Family : Araucariaceae
Text © Pietro Puccio
English translation by Mario Beltramini
The species is native to Australia (eastern Queensland), Bismarck Archipelago and Papua New Guinea where it lives mainly at the margins of the rainforests on soils usually poor, sandy or derived from basaltic and granitic rocks, from the sea level up to about 1600 m of altitude.
The name of the genus comes from the Greek “ἀγαθίς” (agathis) = ball, with reference to the shape of the female cones; the name of the species is the Latin adjective “robustus, a, um” = robust, with obvious reference.
Common names: dundathu-pine, kauri pine, north Queensland kauri, Pacific kauri, smoothbark kauri, Queensland kauri, south Queensland kauri-pine (English).
The Agathis robusta (C.Moore ex F.Muell.) F.M.Bailey (1883) is an evergreen monoecious tree with erect trunk, cylindrical, up to about 50 m tall, and of 2 m of diameter in the old specimens in nature, with smooth or scaly bark, of brown grey to orange brown colour, exuding a whitish resin.
The elegant leaves, opposite or subopposite, are simple, lanceolate, with entire margin and acute or acuminate apex in the young plants, 8-14 cm long and 3-5 cm broad, with acute or obtuse apex, 6-12 cm long and 1-3 cm broad in the adult plants.
Coriaceous lamina of intense green colour glossy above, paler and opaque below, run by numerous thin longitudinal parallel veins.
The male cones, usually axillar, are solitary, cylindrical, of yellowish brown colour when ripe, 4-9 cm long and of 0,7-1,3 cm of diameter when ripe, with more than 600 imbricate microsporophylls (modified leaves bearing the pollen sacs) each one with 2-8 pollen sacs.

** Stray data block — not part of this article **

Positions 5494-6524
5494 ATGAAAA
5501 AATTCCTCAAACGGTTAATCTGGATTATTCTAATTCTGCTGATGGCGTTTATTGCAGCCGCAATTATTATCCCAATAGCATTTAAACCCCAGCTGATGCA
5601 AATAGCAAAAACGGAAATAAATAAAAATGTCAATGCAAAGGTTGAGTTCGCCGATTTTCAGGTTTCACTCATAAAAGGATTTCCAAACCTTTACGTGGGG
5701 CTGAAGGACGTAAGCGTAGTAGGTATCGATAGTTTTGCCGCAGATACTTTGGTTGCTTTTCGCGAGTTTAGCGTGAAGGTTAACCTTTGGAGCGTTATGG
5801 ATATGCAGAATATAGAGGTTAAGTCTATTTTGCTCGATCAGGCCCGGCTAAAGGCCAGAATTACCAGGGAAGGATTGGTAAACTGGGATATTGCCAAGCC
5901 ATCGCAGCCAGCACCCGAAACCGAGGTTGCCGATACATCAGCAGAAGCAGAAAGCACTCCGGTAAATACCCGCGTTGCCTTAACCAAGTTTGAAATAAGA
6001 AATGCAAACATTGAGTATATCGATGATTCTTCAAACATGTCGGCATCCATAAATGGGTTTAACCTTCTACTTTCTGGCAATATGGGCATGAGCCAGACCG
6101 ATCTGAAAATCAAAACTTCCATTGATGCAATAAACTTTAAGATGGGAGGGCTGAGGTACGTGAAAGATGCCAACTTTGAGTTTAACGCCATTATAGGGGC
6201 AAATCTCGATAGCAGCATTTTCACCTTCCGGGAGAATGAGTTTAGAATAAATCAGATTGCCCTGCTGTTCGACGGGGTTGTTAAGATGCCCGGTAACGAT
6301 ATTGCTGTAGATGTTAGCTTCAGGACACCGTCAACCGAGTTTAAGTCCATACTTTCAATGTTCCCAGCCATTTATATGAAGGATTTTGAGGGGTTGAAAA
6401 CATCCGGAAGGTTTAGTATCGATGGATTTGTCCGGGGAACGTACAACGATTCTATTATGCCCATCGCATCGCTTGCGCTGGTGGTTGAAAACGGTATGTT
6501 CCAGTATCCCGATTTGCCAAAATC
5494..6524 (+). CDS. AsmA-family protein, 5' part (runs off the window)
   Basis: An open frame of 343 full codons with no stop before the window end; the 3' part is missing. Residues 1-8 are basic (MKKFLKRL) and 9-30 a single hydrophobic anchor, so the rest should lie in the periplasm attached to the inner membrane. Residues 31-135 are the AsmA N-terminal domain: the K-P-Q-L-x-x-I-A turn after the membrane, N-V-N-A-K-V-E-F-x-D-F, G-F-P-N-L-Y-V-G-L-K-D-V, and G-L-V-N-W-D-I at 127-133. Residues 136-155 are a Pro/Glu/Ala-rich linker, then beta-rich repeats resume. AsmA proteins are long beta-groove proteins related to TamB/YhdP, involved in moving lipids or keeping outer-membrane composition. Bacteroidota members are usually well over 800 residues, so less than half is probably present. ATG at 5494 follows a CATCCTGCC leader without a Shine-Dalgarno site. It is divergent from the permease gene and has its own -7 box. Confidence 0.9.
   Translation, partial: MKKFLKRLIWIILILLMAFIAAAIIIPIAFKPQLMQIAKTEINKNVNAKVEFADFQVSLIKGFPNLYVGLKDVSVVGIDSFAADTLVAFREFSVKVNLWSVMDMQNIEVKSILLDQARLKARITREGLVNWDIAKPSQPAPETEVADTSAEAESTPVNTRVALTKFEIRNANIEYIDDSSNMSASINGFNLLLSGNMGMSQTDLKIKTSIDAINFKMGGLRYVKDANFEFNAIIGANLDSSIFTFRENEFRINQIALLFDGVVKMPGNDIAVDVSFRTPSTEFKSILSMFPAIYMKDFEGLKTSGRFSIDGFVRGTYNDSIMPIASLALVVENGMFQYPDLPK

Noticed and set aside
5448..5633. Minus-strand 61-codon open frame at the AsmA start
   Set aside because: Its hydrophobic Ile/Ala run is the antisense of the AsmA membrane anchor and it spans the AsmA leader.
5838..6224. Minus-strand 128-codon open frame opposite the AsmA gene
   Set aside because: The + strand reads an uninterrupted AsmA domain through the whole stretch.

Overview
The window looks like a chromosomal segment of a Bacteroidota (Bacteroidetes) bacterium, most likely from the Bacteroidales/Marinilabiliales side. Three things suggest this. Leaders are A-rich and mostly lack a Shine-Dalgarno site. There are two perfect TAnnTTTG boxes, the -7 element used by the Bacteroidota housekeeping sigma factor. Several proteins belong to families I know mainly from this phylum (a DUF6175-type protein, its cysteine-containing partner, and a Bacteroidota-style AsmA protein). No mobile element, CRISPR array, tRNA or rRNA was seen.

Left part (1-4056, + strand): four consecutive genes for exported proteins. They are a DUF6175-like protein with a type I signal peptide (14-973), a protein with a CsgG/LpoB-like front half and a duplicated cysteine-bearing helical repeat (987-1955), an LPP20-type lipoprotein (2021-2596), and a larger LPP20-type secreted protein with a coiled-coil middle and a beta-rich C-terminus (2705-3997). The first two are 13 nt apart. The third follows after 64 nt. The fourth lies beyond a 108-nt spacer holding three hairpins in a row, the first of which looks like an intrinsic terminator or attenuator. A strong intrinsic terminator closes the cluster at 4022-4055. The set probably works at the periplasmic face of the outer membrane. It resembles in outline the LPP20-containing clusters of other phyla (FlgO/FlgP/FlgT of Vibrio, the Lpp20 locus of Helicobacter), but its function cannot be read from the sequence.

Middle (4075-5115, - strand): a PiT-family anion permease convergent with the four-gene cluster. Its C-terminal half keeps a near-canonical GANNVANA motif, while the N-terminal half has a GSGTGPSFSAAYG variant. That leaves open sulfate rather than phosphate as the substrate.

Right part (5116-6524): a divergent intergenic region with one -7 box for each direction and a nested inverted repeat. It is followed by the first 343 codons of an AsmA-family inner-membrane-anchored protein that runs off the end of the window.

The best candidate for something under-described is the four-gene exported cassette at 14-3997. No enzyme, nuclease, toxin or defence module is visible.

The female cones, on robust peduncle, are solitary, cylindrical to globose, 8-15 cm long and of 8-10 cm of diameter, of brown colour when ripe, with about 400 imbricate scales almost triangular.
Ovoid, flattened seeds, about 1,2 cm long and 0,8 cm broad, provided of two unequal opposite wings, one about 2 cm long and 1,5 cm broad, the other, triangular, about 0,3 cm long.
Two subspecies are recognized:
– Agathis robusta subsp. robusta – Synonym: Dammara robusta C.Moore ex F.Muell. (1850). Present in Australia (eastern Queensland) and Papua New Guinea from the sea level up to about 900 m of altitude. Male cones of up to 0,9 cm of diameter and almost triangular microsporophylls.
– Agathis robusta subsp. nesophila Whitmore (1980) – Synonym: Agathis spathulata de Laub. (1988). Present in the Bismarck Archipelago and Papua New Guinea between 500 and 1600 m of altitude. Male cones of 0,9-1,3 cm of diameter with rhombic microsporophylls.
It reproduces by seed; just interred in draining loam maintained humid, with germination times of 1-4 weeks, the seed is to be buried in the shortest possible time, having a germinability duration of a few months, unless duly conserved at temperatures around the -18 °C, with germinability of some years. It can be reproduced by cutting and by micro-propagation.
Majestic species amply utilized as ornamental in great parks and as road tree in the tropical, subtropical and warm temperate climate regions, where adult plants have resisted to exceptional values of temperature up to about -8 °C. It requires full sun, but bears a slight shade, and adapts to a great variety of soils, from sandy to clayey, from acicic to alkaline, even if poor, but grows faster in fertile well drained soils provided maintained almost constantly humid.
The wood, of cream to pale brown colour, fine-grained, easy to work and to finish, in the past has been extensively employed in Australia in the civil and naval constructions, especially for inner parts, being relatively little resistant to the atmospheric agents, for prized furniture, musical instruments, in the production of paper, of plywood, etc., its utilization is continued in Papua New Guinea, but in limited measure, also for the difficulty of supplying, growing the tree in locations difficult to access. The resin is occasionally collected for the production of paints, adhesives and colours.